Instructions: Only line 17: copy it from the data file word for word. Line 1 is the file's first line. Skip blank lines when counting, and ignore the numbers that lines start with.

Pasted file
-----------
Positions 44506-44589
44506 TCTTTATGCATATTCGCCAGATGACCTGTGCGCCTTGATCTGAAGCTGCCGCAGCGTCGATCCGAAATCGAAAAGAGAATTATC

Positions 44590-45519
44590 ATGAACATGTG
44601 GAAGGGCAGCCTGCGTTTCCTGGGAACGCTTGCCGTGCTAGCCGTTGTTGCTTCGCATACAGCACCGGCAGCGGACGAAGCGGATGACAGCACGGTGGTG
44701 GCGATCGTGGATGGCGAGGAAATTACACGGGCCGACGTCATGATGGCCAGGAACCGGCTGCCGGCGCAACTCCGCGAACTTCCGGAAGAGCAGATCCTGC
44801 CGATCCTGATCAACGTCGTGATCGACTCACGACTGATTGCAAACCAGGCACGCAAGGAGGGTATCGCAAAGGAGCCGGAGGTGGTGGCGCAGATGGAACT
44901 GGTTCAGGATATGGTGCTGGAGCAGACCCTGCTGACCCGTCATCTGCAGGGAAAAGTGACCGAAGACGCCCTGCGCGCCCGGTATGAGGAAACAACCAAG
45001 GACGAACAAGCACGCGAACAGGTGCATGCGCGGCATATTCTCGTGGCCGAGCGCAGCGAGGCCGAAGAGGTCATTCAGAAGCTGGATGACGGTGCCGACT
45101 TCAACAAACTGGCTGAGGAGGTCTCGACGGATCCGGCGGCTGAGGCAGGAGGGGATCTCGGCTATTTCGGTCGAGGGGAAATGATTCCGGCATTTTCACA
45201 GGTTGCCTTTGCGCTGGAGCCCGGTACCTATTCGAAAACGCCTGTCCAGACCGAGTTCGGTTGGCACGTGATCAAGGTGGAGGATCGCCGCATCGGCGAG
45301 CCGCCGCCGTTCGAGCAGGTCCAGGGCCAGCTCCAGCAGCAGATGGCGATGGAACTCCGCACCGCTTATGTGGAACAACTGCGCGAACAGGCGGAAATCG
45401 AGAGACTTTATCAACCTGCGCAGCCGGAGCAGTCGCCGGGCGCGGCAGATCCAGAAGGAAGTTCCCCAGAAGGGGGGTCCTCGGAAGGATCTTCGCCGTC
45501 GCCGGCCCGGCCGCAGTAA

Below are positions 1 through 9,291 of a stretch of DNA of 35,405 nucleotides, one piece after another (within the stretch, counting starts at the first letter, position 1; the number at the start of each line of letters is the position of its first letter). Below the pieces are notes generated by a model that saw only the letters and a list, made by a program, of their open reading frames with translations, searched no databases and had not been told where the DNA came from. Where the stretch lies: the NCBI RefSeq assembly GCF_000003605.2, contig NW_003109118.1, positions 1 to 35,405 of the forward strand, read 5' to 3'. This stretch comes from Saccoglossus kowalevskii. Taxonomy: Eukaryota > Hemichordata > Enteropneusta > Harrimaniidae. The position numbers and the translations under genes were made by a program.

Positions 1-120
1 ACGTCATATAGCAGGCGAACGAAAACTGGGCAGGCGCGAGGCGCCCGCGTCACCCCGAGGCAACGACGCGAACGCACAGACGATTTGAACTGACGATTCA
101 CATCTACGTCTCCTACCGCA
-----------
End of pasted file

1 ACGTCATATAGCAGGCGAACGAAAACTGGGCAGGCGCGAGGCGCCCGCGTCACCCCGAGGCAACGACGCGAACGCACAGACGATTTGAACTGACGATTCA